It’s Alive!

5 Sep

Guess which one belongs with toilet paper?  OEM gasket was my savior last weekend.  The Hondata one turned out to be poo

Guess which one belongs with toilet paper? OEM gasket was my savior last weekend. The Hondata one turned out to be poo

After sitting dormant since December 2008, I finally was able to use the Z again last weekend! After abandoning the ITB project earlier this summer, it really got to me that I hadn’t used the car in so long, so we set to task on getting it all back up and running. The plan was to wrap up the install of the new Cosworth intake manifold/throttle body, etc and then tune her last weekend. In the military they have some saying about planning to fail and failing to plan….we fought with the car all last Saturday but it finally turned out ok.

The plan was to have my buddy Mike from Innovative Tuning come down, tune the car on the road for a bit, and then we would put it on the dyno and see how things turned out. From fighting the alternator, the crappy Hondata intake manifold gasket, to several less than happy coilpacks, the car never made it on the dyno. But, we did get some street tuning in and I even got to drive it around during the week. The weather is supposed to be awesome here for the long weekend, and I’m really looking forward to some seat time.

Dyno will have to wait a few weeks till I can find a good weekend to trek up to Buffalo to Mike’s place. The car feels healthy, revs nicely, and has good pickup despite running stupidly rich (I have to recalibrate the wideband).

Adam’s Project Z33 Continues: A Plan Coming Together

14 Aug

It’s about time we made some real progress on my car. I lost all summer due the ITB project from hell (that I’ve since abandoned, and am much happier for it). After drowning my sorrows of all the wasted time, thousands of dollars, and useless complimentary mods (HR rad support swap anyone…) in some Red Stripe, we’re back at work on her. I figure Summer is here for a bit longer, and Fall is perfect driving weather, so it won’t be a total loss.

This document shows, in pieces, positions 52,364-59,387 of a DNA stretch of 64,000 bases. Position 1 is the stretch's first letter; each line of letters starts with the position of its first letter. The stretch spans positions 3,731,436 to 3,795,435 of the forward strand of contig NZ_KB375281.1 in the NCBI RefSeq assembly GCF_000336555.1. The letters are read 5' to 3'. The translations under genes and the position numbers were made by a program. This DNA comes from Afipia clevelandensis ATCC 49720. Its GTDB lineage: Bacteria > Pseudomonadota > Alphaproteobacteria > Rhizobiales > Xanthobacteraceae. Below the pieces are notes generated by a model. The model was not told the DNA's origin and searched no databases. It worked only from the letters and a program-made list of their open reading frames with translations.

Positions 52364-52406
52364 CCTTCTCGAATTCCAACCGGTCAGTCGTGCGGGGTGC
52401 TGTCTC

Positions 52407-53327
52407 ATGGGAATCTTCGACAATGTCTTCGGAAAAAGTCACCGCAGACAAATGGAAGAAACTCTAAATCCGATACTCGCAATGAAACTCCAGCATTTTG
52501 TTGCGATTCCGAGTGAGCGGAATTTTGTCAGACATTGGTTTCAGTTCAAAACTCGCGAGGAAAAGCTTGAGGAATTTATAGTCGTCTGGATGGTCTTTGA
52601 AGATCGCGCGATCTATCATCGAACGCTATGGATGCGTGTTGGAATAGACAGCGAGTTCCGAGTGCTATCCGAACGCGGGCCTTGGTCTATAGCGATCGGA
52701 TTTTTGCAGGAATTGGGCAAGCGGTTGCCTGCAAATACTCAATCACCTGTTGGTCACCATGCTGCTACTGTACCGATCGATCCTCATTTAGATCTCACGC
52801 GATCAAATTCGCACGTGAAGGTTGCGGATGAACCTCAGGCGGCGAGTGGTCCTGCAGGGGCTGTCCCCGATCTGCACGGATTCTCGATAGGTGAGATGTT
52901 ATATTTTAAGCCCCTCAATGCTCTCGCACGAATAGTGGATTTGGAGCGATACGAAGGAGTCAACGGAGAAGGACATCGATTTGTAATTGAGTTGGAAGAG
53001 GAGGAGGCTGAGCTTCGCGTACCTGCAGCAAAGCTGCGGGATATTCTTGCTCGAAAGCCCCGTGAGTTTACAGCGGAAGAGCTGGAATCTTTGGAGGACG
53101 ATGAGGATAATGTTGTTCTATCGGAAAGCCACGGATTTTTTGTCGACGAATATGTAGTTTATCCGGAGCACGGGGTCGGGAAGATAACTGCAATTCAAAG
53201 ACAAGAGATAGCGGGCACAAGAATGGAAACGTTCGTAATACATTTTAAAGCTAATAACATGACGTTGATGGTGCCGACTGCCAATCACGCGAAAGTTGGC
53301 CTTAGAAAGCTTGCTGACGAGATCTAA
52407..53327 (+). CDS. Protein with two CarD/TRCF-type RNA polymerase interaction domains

First, I got the Cosworth plenum back from the machinist. After putting in on the flow bench, and basically determining that we couldn’t build an engine (NA) that would support what this thing can put out, it’s about to go back on my car. I picked it up from our good customer and friend, Viet (see his amazing FX35 here). Hopefully it blesses my NA engine with as much success as it did on his FI’d FX! Of course, since I sold all the components of my old setup (buh bye stock throttle body and Gruppe-M intake), we had to start from scratch. Not to mention, we had to grab a spare collector and clean that up so it was gasket matched. Here is what we ended up with:

75mm throttle body originally designed for a late model 4.6 liter Mustang. The bolt patterns are very close between the stock TB and the Mustang one , so we were able to slot the holes and machine the outer portion of the body to allow the bolts to slide through. I still need to spec out the right length bolts as the ones provided are a touch too long. Next up, we grabbed a 45 degree silicone elbow, 3 inch in and out. That will connect to a short intake pipe, and culimate in an HKS universal filter. I had one laying around the shop in the display case forever, that as it turns out, had a cracked lip. Some 5 minute epoxy later, and it was good as new. It’s got a 4 inch outlet, so once again, we used a Vibrant silicone connector (4 inch to 3 inch reducer).

Still left to do – swap the driver side valvecover back to one for a Z(and I get to spend tomorrow making the new one wrinkle red to match the other side…oh joy. Another thing I should have just left well enough alone!), ez-out one snapped valvecover bolt that I noticed, coat the lower collector, plenum, and intake pipe, and reinstall! Also need to do a bit of playing around on the throttle linkage, as it’s super close to the metal divider that encloses the master right now. Then, get this thing tuned finally and see where we end up!

I also picked up one of the Hondata gaskets for the collector to manifold connection. As you can see from the pics, this thing is much thicker than stock. I really don’t know if it works or not, but a few shops told me they have measured good results on Honda’s and Evo’s, so it sorta became a ‘while we’re in there’ thing. I’m still sorta baffled as to how this thing doesn’t leak, considering it has no crush ring surfaces, but we’ll see. Hopefully it’s thickness won’t create clearance issues with anything else. If it works, we’ll offer it for sale (yeah, I know its years late, so what!). If it sucks, we’ll use the stock gasket that Cosworth provides with the manifold. Note to self: take stock gasket to the dyno just in case.

All I know is in the end, this better have been worth all the time and money that’s been wasted. What’s done is done and I can’t get it back (and in the process I learned alot), but I won’t lie, I’m really hoping for some solid figures.

Almost forgot, grabbed a rear strut brace cover for the 06 + Z33. They are a darker grey which matches the Silverstone paint nearly perfectly. Small detail, but that’s what makes the car IMHO.